This first release of Global Sign-On requires installation of Distributed Computing Environ-ment - an open standard for managing distributed computing architectures - as well as IBM's Directory and Security Server as part of the authentication process.
Furthermore, Global Sign-On's server and client support is rather limited.
This makes the current version of Global Sign-On a viable solution for only a small number of IS shops. However, Global Sign-On's architecture and potential benefits will extend to a larger number of environments as IBM adds more platform support.
Global Sign-On holds a lot of promise for sites looking to ease end-user access to multiple services as well as reduce support and administration costs. Although currently held back by limited platform support, future versions of Global Sign-On should provide an effective solution to a larger number of enterprise environments.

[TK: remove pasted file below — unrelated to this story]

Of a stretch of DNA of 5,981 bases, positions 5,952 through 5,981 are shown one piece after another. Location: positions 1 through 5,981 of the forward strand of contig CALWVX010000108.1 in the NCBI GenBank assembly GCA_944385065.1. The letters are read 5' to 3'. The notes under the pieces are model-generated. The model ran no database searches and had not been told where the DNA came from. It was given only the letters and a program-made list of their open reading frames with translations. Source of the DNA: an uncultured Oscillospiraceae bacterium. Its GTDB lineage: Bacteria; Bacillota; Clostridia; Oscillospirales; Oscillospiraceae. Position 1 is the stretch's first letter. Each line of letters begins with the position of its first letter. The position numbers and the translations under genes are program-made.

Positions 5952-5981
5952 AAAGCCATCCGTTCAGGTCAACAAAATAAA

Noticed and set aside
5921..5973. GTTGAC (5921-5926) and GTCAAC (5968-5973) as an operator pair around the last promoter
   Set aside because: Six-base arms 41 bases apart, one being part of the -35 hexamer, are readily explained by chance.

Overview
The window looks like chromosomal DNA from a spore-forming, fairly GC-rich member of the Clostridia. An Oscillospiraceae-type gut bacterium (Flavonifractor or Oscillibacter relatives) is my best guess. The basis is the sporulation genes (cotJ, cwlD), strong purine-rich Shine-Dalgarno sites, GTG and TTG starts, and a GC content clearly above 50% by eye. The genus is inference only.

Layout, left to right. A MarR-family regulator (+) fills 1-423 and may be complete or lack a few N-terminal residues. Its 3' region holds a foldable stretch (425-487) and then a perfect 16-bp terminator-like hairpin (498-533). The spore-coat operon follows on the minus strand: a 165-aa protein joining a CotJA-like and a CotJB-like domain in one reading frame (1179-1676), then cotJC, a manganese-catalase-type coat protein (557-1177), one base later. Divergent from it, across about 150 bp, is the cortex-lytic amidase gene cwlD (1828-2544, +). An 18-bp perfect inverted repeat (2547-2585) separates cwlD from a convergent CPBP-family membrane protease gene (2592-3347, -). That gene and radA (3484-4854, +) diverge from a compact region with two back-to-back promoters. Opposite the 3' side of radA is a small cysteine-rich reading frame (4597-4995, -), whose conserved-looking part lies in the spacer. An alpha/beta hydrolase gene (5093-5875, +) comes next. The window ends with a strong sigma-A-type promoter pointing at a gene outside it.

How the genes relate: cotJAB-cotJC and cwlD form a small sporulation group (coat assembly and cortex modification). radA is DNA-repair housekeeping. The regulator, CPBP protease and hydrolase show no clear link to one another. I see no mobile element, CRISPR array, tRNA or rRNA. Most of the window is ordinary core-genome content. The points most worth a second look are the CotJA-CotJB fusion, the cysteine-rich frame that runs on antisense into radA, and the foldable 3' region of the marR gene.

Global Sign-On 1.1
With this tool, network administrators can give end users access to all authorised systems and databases via a single log-on. By storing user security and access information on a centralised server, IT departments can save both money and time.
Pros: Reduced support-call volume; easedsecurity administration; templates extendlog-on to custom applications; supportscentralised log-on to 3270 mainframeapplications.
Cons: Limited platform support.
Price: Program package: $US1999; one
server: $us1969; pricing per user starts
at $US99 for one client
Platforms: Server: AIX 4.1.4 or later. Client:
Windows NT Workstation, OS/2 Warp.
Tel (02) 9354 7355 or Tel 1800 817 918